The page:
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As Federal Healthcare Subsidy Winds Down, What Will Happen to NJ's Early Retirees?

Health coverage subsidies for early retirees at NJ employers topped $300 million.

The 2010 Affordable Care Act helped many U.S. employers through some of the worst of the recession by awarding $5 billion in subsidies to them in order to provide health coverage for early retirees who were too young for Medicare. The program attracted little attention in New Jersey, but it's brought more than $300 million to about 90 New Jersey employers -- including the state of New Jersey, which got $98.6 million to cover prescription drugs for state and local government workers who retired early. Verizon Communications, at $162.9 million, tops the list of New Jersey-based employers who've benefitted, according to figures through December 2 from the U.S. Department of Health and Human Services.

The fund has nearly run dry and the program is winding down at year end, but it's unclear what impact, if any, the loss of subsidies will have on early retiree health benefits. On the one hand, it could accelerate a trend toward dropping retirement health benefits, particularly for new early retirees. On the other, employers say they have no plans to make any changes just now.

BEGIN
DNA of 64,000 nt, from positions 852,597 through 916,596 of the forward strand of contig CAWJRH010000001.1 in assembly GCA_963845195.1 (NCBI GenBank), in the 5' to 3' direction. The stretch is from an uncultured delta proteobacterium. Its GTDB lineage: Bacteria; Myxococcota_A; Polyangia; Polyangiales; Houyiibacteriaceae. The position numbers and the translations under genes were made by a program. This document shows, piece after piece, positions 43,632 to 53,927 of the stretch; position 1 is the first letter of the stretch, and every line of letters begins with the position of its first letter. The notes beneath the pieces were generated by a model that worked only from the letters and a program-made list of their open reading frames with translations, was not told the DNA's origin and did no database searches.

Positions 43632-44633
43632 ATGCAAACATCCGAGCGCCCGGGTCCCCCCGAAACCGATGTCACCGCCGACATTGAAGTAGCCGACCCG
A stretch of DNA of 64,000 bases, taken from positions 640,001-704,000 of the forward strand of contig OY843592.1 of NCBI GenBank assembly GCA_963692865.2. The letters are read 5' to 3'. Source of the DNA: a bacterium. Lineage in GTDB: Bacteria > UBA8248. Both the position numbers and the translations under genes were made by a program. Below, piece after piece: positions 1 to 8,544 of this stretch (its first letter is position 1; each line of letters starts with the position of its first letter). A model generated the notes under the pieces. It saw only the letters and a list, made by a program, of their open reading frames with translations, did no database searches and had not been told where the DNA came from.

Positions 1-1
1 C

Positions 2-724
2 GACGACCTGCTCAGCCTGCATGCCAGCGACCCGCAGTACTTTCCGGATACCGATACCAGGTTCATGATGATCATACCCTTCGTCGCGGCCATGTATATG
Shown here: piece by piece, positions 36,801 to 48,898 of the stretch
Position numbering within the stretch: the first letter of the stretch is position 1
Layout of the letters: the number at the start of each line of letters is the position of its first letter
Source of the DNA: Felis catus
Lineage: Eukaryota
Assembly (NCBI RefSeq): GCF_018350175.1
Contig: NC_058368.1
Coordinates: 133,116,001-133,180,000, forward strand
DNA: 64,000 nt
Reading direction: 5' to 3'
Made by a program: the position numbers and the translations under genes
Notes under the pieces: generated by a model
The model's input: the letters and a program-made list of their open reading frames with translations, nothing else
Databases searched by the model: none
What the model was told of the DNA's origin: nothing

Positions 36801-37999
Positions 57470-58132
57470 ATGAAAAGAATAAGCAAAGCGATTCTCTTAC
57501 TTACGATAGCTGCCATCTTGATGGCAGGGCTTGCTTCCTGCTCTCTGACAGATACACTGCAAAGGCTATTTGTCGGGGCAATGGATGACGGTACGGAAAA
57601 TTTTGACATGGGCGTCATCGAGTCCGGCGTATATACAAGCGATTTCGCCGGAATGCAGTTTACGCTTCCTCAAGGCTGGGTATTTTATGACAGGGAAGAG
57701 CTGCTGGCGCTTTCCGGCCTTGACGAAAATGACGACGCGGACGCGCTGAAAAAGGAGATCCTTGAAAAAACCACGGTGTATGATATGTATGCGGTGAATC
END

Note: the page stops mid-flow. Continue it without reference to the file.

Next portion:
Employers have been dropping retiree health benefits for years, and the ACA money was supposed to encourage them to continue covering early retirees, at least until 2014, when most Americans will be required to have health coverage, and the new exchanges mandated by the ACA are supposed to start selling affordable health plans. The employers that applied for and got the subsidies had to agree not to reduce early retiree benefits while they were getting the money.

Richard J. Fuerstenberg, a partner in the Princeton office of the employee benefits consulting firm Mercer, said "I don't think you will see a sudden drop off" in early retiree health coverage just because the subsidy money is drying up. "Anecdotally, I have not had a client say 'I'm staying in the game because I'm getting the money,' and I've not heard anyone say 'As soon as it's gone, I'll get out.'" He said employers are very interested in the exchanges that will come on line in 2014. "Employers are taking a wait and see approach and saying 'I will hang in there for another year or two and then decide whether to get out [of health insurance] completely or give people money and let them decide where to buy their coverage.'" He said that when employers reduce or eliminate retiree benefits, they generally change the rules for new hires but maintain existing benefits for those who have already retired.